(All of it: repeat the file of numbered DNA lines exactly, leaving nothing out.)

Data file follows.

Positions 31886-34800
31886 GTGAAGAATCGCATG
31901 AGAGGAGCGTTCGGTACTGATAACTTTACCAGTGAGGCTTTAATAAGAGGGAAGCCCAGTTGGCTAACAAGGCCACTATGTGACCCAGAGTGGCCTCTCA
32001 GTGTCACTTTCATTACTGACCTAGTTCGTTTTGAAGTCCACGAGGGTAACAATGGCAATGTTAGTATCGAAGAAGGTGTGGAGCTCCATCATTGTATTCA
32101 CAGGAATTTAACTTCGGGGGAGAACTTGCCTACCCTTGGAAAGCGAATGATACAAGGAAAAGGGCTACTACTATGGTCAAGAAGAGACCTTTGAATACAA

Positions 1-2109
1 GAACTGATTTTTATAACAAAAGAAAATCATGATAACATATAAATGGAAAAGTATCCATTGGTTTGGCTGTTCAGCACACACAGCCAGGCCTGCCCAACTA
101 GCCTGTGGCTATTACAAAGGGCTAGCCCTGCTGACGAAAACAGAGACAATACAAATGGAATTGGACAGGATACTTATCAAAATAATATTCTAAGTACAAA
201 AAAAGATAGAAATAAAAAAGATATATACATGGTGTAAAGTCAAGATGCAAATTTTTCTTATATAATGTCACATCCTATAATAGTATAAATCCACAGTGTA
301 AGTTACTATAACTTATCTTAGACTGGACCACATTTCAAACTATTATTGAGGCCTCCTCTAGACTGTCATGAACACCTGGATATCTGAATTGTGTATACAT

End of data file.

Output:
Positions 31886-34800
31886 GTGAAGAATCGCATG
31901 AGAGGAGCGTTCGGTACTGATAACTTTACCAGTGAGGCTTTAATAAGAGGGAAGCCCAGTTGGCTAACAAGGCCACTATGTGACCCAGAGTGGCCTCTCA
32001 GTGTCACTTTCATTACTGACCTAGTTCGTTTTGAAGTCCACGAGGGTAACAATGGCAATGTTAGTATCGAAGAAGGTGTGGAGCTCCATCATTGTATTCA
32101 CAGGAATTTAACTTCGGGGGAGAACTTGCCTACCCTTGGAAAGCGAATGATACAAGGAAAAGGGCTACTACTATGGTCAAGAAGAGACCTTTGAATACAA

Positions 1-2109
1 GAACTGATTTTTATAACAAAAGAAAATCATGATAACATATAAATGGAAAAGTATCCATTGGTTTGGCTGTTCAGCACACACAGCCAGGCCTGCCCAACTA
101 GCCTGTGGCTATTACAAAGGGCTAGCCCTGCTGACGAAAACAGAGACAATACAAATGGAATTGGACAGGATACTTATCAAAATAATATTCTAAGTACAAA
201 AAAAGATAGAAATAAAAAAGATATATACATGGTGTAAAGTCAAGATGCAAATTTTTCTTATATAATGTCACATCCTATAATAGTATAAATCCACAGTGTA
301 AGTTACTATAACTTATCTTAGACTGGACCACATTTCAAACTATTATTGAGGCCTCCTCTAGACTGTCATGAACACCTGGATATCTGAATTGTGTATACAT